What early Daredevil stories could you see as fitting into the series, if this is the direction they seem to be taking? Or would you prefer they don’t touch on the original comics stories, at least for now?

The aforementioned Romita Jr/Miller mini could fit in, to some degree. But I don’t think they need to do a straight adaptation of a storyline. Again, the flick was very beholden to the Miller/Janson work and they showed that sometimes it doesn’t work – the same way Watchmen was reverential and people dogged it for that reason. Something like Batman Begins dances between a few stories, picking and choosing what will work on screen – and we have to remember that the page and the screen work narratives in different ways – and that’s how you get a good adaptation.

In saying that, I want them to do some Mike Murdock stuff soooo bad

(Note: Mike Murdock was the imaginary twin brother Matt Murdock created to throw people off the scent that he was Daredevil after Spider-Man outed him in a letter. True story. Matt dressed in outlandish ways, acted like a real tomcat, and then landed himself in this weird love triangle with Karen Page where he was two points of the triangle and spent most of the time jealous of himself. Ah, lords above praise Stan Lee and his crazy brain).

With the cast we have, we’re a way away from telling Bullseye/Elektra or Born Again – do you think Marvel should be placing seeds towards hitting grand points like the two? With Elektra, the surprise has lost impact now because the first Daredevil film played that story out. Maybe they should avoid that one?

I think with the film doing the Elektra Saga much of that storyline has lost impact. But I still think it could be done effectively, because that saga only works because you spend time attached to that character and then she’s taken away (SPOILERS!), and most movie fans understand sometimes you might see the same storytelling elements done more than once and that it is fine. I mean, look at Zack Snyder’s Krypton, that place was insanely rad even though it covers an origin we pretty much all already know anyway. But at present, the Daredevil TV show is going to be a lead season for four future seasons, so who knows how much Daredevil they’ll plan down the track and when we’d get to it.

I do think Born Again is the type of thing that would work perfectly as a major arc of a second or third season, but you’d have to tweak it because Nuke sucks (come at me haters).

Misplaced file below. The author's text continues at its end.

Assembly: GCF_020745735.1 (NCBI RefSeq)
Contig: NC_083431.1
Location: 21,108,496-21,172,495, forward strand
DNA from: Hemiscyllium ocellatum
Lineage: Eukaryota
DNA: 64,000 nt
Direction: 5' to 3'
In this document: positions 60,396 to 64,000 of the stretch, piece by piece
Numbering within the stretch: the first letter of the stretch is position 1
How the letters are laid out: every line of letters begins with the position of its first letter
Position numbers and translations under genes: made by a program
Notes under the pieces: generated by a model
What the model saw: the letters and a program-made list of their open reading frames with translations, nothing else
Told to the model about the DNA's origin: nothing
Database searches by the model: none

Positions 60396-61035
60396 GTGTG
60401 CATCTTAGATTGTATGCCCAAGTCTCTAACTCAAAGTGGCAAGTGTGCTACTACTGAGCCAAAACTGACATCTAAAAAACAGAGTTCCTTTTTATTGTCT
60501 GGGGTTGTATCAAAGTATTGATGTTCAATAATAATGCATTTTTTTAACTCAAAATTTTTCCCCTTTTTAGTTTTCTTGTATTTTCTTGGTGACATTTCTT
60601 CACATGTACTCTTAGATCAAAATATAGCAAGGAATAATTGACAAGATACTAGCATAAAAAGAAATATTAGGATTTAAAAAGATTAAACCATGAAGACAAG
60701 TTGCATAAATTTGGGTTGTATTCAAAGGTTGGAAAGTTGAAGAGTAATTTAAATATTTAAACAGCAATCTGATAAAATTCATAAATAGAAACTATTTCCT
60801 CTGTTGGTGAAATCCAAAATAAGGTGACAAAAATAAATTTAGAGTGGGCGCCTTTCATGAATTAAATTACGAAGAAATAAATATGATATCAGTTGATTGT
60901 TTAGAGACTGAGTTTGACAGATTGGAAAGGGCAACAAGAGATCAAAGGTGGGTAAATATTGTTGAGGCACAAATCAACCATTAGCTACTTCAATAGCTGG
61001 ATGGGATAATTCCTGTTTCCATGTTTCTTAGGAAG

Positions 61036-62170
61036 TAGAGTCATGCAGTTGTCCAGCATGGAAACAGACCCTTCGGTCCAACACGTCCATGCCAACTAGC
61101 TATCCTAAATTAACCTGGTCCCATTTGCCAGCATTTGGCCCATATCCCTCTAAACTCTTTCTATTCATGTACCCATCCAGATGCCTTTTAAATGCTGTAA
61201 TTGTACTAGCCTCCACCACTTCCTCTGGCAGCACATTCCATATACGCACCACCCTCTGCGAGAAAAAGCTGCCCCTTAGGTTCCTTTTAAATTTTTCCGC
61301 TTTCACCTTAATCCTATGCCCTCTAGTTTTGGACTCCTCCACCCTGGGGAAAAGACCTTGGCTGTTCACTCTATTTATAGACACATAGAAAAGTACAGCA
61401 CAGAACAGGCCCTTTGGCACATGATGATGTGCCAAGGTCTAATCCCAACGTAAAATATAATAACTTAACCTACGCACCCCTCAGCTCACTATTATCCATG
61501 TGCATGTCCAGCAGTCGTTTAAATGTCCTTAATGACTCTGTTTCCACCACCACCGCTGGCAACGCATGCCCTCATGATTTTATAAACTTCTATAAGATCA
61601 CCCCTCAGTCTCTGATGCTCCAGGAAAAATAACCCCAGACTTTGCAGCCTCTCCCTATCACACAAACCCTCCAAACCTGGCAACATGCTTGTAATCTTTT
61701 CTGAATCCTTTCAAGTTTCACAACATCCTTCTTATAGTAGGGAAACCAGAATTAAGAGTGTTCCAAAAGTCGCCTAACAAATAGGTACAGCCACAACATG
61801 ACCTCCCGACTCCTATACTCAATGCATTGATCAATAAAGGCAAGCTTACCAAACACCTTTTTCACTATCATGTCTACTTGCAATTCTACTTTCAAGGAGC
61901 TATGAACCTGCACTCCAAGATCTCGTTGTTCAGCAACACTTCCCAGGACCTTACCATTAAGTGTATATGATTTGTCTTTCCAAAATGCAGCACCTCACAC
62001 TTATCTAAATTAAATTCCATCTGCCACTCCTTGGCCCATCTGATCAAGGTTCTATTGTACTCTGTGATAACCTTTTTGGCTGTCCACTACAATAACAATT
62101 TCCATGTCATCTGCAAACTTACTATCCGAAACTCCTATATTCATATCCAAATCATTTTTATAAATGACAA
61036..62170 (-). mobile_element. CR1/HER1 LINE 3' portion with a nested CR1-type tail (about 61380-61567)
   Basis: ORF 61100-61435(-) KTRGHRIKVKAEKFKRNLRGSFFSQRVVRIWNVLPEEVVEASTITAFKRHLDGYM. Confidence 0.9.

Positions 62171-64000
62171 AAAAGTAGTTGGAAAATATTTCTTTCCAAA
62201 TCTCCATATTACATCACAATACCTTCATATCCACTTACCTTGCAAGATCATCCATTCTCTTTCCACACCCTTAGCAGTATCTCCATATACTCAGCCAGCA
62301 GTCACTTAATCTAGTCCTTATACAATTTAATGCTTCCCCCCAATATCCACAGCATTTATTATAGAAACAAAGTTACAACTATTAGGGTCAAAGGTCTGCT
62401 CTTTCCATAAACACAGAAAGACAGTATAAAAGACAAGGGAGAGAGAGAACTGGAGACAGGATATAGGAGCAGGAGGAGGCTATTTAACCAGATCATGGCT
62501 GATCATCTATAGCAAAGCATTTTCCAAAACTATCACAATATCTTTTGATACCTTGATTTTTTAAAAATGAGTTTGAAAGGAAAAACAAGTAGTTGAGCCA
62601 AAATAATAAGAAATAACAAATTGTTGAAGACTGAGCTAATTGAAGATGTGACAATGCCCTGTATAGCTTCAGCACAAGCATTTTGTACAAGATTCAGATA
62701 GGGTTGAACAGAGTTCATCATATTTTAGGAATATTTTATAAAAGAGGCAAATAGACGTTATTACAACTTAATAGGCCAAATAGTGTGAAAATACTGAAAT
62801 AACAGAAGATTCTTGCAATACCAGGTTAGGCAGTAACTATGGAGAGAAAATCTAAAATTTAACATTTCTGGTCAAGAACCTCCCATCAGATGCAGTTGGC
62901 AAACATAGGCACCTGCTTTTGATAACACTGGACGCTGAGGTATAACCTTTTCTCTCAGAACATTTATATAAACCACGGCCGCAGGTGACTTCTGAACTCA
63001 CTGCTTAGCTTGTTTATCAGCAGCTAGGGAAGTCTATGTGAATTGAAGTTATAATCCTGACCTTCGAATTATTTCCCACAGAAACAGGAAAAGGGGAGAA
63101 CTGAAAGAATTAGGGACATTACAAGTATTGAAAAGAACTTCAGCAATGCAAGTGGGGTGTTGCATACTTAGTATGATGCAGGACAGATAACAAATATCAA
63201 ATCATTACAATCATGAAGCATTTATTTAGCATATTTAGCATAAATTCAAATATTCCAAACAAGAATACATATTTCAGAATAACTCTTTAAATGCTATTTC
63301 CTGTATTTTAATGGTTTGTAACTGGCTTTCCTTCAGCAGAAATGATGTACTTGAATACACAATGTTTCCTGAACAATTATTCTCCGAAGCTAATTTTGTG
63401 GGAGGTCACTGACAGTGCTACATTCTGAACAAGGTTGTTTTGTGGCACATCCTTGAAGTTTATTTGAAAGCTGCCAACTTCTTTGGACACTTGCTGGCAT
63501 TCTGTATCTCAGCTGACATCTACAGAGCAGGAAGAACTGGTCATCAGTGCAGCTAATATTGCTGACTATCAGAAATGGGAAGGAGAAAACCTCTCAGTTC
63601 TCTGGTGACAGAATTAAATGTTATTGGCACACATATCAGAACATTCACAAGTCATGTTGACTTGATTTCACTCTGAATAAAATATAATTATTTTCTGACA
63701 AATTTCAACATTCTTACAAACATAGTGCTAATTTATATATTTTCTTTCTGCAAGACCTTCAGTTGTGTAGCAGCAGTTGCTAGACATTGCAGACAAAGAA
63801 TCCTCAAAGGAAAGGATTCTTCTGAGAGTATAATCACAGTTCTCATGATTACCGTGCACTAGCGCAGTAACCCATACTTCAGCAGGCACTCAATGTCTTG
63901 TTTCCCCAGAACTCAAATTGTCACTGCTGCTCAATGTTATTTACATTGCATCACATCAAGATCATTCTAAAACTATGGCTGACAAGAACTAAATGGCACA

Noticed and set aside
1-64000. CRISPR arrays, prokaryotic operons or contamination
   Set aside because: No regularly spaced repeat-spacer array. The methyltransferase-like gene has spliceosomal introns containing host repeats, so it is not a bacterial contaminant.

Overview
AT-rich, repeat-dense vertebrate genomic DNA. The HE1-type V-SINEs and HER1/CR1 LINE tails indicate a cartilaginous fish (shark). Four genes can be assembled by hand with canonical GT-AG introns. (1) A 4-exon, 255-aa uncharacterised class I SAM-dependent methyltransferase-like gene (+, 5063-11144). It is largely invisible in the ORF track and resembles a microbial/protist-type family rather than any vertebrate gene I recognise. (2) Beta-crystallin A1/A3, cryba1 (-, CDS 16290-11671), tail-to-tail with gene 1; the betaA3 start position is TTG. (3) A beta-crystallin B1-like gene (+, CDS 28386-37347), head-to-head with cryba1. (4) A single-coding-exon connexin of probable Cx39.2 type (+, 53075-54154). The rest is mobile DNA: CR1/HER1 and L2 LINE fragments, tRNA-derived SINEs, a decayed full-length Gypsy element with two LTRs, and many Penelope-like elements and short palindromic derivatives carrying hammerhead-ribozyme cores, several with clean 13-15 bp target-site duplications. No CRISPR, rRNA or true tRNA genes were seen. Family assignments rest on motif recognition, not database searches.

Nope, Nuke sucks, no argument there.

My guess is Marvel will place seeds for Elektra, and Bullseye will be teased at the end, the way the Joker gets teased at the end of Year One/Batman Begins. I also think they’ll plant seeds for The Punisher, but that’s just a personal kooky theory. I’d love to see Typhoid Mary brought into the show here for use later.

With Rosario Dawson now down as playing Night Nurse – strange role, considering she’s the most well-known member of the cast – do you think we’re already setting up The Defenders a little, here?

I think EVERYTHING will be pointing at that season, for sure. The bad guy in Daredevil will no doubt point, even if only tangentially, to what’s coming in The Defenders. Marvel does longform interconnected storytelling so well right now so you know all of this Netflix well is going to crossover in big and small ways. Does Kingpin connect to Hydra, or K’un L’un? It’s a crazy time to theorise.

So overall, what do you make of Marvel’s take on Daredevil so far, from the little we know? Do you come away feeling more or less excited now about the series?

I’m pretty insanely pumped. I’ve been let down before but this feels good. I trust the way House Marvel are running things now, and the cast looks good, and the tone looks right, and I believe in this series. I think we’re going to get a hardcore crime thriller with a guy in a mask dropping beatdowns but without the theatricality of Arrow and the pomp of Gotham. There was one line in the press conference that has me keen and that’s “Karen IS trouble.” This isn’t going to be Stan Lee’s romanticape book, this is going to be urban warfare. This is going to be crazy fun, and I’m all signed up for it.


Ryan K Lindsay is a writer of and about comics. You can read his Monkeybrain comic ‘Headspace’ here, his one-shot ‘Fatherhood’ here, and his book of essays about Daredevil from Sequart here: ‘The Devil is in the Details: Examining Matt Murdock and Daredevil’. He is on Twitter here.





  2. […] is a friend of the site, I should say, because sometimes he pops in to tell us about Daredevil, but this is worth writing about regardless of that. The series is a bit of a noir story, but one […]


  3. […] The Spire Discusses Daredevil with Ryan K Lindsay […]